Although hardly impartial, Agrafiotis is convinced that the resource affords J&J a competitive advantage. “Absolutely, no doubt about it,” he exclaims. “Otherwise management wouldn’t support this effort so strongly. Support hasn’t wavered at all, in fact it has intensified.” Connolly agrees: “To my knowledge, there’s nothing in the pharma industry to equal its scope and usability,” he says.
"Although it's had a cheminformatics focus in the past, what I've been very delighted to discover is the architecture is very general," says Reynders. "It's built on SOA and is a multi-tiered environment —it is very easy to add plug-ins and capabilities."
Other companies are grappling with the same kinds of issues, says Agrafiotis. “But frankly, it takes a unique ability to do this themselves, the ability to assemble a disciplined and effective team for this type of initiative to succeed.” Everyone in his team “understands we need coherence and consistency in the way the interfaces are built, in the way the system performs. It’s like the old Lexus tagline: ‘The relentless pursuit of perfection.’”
Agrafiotis cites an example. He was working with a modeler in La Jolla on developing a chemical cartridge prototype. “I wanted to search the entire database in less than a second,” he recalls. “I had the prototype down to a couple of seconds, and it beat the heck out of everything out there. But we didn’t settle for that, we wanted to be able to do it in sub-second timeframes.”
A few days later, it was done, and Agrafiotis says the rest of his team is wired the same way. “The team on ABCD has an obsessive drive for excellence in every single aspect of the project: the application, the database, the overall user experience. We look at every piece of code as a statement about our capabilities.”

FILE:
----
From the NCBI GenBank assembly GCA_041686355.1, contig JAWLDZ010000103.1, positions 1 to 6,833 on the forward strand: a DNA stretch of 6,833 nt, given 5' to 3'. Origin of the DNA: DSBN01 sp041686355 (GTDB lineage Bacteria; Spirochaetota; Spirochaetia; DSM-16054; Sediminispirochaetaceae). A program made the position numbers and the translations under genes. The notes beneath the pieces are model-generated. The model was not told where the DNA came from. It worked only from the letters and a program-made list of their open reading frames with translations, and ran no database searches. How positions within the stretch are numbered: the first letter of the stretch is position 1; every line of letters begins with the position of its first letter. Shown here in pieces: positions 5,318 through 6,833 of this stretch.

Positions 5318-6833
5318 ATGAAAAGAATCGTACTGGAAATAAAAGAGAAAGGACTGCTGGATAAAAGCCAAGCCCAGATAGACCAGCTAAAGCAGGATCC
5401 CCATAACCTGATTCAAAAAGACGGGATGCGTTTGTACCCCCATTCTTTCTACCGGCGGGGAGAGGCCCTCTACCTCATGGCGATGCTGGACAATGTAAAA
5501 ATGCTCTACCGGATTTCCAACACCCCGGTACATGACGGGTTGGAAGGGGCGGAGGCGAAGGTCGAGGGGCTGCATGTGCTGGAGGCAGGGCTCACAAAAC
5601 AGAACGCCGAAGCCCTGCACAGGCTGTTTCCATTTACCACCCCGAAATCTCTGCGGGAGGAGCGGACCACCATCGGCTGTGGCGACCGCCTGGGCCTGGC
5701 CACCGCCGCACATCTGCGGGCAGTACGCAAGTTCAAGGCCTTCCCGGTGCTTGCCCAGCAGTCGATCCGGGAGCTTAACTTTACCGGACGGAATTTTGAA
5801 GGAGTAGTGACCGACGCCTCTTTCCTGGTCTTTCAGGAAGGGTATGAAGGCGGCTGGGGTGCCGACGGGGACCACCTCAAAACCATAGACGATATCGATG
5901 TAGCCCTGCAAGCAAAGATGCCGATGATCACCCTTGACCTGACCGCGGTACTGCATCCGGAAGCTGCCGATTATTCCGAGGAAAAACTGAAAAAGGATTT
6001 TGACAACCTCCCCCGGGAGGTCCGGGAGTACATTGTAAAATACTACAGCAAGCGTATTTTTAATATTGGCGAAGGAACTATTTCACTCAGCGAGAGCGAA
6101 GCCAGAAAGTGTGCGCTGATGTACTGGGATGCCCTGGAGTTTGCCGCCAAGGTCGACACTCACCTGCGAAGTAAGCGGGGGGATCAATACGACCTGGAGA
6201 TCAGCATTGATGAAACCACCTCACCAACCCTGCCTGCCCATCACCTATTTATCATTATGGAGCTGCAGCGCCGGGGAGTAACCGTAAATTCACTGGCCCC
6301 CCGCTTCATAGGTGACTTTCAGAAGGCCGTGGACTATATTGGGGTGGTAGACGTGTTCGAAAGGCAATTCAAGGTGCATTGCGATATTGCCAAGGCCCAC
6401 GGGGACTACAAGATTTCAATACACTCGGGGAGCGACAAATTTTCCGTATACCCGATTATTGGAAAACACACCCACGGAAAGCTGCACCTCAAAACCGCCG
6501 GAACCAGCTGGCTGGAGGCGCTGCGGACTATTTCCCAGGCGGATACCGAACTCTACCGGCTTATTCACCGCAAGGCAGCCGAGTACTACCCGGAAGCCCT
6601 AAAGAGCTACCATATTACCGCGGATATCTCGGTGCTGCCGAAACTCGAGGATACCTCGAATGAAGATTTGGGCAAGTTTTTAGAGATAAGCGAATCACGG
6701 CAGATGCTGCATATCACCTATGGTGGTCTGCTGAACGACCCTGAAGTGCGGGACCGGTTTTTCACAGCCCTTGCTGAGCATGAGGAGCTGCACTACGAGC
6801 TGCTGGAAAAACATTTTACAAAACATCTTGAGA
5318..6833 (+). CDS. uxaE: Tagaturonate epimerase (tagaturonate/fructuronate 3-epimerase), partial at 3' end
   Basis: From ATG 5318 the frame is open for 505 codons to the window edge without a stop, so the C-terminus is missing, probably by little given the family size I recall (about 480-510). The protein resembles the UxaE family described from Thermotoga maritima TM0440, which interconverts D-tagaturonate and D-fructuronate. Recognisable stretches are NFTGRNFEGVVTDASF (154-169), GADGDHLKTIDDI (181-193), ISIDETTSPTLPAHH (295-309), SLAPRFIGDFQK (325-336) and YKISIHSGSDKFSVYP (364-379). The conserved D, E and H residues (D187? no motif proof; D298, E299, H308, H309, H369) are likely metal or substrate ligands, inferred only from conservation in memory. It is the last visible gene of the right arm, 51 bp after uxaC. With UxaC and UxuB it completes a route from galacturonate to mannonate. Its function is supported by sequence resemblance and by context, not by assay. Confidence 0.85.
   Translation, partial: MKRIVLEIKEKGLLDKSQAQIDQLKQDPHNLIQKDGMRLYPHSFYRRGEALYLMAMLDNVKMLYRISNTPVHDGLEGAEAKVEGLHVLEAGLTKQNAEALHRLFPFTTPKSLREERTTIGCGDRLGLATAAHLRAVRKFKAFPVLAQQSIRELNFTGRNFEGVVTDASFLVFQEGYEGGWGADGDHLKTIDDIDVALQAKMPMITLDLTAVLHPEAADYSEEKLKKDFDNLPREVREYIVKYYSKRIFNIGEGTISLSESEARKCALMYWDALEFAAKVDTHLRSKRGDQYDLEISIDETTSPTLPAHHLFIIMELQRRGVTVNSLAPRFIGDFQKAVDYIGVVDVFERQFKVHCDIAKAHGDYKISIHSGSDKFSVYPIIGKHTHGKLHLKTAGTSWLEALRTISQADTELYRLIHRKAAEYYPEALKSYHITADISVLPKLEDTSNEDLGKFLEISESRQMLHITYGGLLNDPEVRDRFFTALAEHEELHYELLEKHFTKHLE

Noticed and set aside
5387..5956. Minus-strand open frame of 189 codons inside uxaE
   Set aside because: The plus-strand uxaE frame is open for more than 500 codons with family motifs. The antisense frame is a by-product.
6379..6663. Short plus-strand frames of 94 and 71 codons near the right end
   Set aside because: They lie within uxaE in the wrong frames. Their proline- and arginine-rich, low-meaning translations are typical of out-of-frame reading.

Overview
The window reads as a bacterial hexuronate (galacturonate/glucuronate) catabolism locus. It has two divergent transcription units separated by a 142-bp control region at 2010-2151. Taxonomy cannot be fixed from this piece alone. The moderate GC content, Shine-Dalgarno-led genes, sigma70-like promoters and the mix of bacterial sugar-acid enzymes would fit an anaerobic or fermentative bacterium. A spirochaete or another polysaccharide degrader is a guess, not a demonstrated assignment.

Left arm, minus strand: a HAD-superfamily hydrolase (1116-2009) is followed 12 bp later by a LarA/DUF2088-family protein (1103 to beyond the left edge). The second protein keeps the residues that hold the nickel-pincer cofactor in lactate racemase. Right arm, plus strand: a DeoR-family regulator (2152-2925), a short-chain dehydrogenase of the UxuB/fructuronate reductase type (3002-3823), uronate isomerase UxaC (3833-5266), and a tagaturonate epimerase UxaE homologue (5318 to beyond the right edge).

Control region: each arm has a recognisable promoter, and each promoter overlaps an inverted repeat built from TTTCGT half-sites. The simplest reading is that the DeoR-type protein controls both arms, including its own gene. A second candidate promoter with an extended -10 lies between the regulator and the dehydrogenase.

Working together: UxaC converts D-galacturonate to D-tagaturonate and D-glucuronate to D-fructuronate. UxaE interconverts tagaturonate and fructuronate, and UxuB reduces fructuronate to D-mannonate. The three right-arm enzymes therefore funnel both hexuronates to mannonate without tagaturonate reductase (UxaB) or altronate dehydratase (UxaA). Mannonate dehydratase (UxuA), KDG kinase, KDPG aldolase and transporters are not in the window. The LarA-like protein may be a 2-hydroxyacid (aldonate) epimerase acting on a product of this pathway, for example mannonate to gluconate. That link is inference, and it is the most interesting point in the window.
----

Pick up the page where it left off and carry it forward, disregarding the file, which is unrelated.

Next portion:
The recent hiring of Reynders “will be very positive,” predicts Agrafiotis. Adds Reynders: "I'm looking forward to working with Dimitris to extend it into other areas of informatics — bioinformatics, translational informatics, medical informatics, so it can become a platform that extends across the pipeline."
Not one to rest on his laurels, Agrafiotis is busy making plans for the next phase of the database. “The first release was about downloading data, visualizing, mining, analyzing it,” he says. “ABCD is now well into its second phase — the reengineering of all transactional systems — which will allow the biologists to register data into the database.”
The existing systems, he says, leave much to be desired, as they use old technology, differ from site to site, and use different interfaces: “We’re doing this with the same kind of philosophy and with 3DX as the primary user interface. The same application we use for data analysis and visualization, we also use to fit IC50 curves and upload the results into the database, to manage plates, to register and track reactions performed by the chemists so you don’t need a paper notebook.”
In short, “a coherent, unifying solution.”